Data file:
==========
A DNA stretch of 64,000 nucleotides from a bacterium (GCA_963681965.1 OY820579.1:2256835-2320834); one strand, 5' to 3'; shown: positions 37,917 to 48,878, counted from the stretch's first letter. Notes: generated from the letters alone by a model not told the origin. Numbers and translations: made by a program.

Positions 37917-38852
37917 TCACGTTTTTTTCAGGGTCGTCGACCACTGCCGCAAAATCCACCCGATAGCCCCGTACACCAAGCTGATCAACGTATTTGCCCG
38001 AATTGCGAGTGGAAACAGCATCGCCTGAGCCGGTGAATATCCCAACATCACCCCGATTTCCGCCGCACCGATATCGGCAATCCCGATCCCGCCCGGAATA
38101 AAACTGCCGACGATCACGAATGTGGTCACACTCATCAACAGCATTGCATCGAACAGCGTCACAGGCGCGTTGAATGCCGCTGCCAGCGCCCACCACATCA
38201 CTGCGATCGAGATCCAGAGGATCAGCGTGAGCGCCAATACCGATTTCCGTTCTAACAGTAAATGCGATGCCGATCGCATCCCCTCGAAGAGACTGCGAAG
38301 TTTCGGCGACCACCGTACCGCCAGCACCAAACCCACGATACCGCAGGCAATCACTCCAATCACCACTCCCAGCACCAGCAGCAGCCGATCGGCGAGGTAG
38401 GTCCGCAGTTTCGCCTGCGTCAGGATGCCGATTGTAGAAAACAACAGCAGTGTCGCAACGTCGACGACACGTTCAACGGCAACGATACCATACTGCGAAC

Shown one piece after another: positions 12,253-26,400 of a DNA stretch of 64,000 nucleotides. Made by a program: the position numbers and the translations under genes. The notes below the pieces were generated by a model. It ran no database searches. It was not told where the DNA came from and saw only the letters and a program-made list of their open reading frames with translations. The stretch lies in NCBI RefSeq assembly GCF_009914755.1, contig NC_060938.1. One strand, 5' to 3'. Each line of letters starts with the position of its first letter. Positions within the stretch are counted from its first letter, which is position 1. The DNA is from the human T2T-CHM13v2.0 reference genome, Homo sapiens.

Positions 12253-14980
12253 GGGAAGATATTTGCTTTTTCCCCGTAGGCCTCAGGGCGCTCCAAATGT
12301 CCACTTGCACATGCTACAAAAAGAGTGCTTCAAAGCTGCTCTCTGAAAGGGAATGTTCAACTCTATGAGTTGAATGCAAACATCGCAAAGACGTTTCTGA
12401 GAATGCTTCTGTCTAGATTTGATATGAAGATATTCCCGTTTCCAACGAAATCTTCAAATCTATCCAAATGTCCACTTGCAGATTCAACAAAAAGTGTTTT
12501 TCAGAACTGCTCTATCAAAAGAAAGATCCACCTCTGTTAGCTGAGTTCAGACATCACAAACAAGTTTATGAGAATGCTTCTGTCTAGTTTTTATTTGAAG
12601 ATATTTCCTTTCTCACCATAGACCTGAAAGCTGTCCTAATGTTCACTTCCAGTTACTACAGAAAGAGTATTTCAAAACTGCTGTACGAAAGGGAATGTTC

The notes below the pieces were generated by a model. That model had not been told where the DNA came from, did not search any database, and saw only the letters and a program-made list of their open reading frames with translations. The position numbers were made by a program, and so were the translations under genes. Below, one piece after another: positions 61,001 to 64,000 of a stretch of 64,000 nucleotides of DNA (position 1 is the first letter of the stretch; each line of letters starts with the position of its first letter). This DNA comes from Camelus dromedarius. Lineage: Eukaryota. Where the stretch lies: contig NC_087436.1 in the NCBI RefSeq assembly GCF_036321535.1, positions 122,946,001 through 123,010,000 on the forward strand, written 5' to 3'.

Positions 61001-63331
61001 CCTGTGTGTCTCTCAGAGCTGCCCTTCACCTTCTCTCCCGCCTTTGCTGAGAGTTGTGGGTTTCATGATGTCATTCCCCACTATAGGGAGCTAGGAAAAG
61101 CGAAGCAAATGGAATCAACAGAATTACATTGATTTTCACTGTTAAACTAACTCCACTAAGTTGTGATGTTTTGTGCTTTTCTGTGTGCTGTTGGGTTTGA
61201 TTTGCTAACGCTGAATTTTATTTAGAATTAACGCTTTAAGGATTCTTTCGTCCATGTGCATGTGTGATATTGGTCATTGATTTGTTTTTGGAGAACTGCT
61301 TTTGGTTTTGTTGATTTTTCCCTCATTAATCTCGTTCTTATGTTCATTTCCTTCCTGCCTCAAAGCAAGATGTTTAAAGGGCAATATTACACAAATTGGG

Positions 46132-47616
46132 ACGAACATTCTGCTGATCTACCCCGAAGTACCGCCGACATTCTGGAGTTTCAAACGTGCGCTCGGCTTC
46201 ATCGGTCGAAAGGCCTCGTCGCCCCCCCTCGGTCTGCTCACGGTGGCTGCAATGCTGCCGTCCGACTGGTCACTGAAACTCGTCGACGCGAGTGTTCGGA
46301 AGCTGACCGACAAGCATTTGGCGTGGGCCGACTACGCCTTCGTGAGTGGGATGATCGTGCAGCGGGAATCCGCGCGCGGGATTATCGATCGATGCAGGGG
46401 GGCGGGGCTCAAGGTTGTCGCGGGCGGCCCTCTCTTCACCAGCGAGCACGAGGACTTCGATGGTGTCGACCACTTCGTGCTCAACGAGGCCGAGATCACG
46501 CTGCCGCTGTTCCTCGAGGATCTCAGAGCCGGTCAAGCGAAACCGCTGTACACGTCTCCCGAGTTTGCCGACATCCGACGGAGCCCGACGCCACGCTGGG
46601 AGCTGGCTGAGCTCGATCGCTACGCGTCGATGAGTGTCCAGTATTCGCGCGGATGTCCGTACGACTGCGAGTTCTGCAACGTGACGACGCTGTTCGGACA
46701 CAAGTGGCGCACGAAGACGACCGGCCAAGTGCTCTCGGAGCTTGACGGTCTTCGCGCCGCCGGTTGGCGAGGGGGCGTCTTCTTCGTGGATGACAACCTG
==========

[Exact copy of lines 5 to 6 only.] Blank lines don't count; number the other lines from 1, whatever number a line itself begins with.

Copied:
38101 AAACTGCCGACGATCACGAATGTGGTCACACTCATCAACAGCATTGCATCGAACAGCGTCACAGGCGCGTTGAATGCCGCTGCCAGCGCCCACCACATCA
38201 CTGCGATCGAGATCCAGAGGATCAGCGTGAGCGCCAATACCGATTTCCGTTCTAACAGTAAATGCGATGCCGATCGCATCCCCTCGAAGAGACTGCGAAG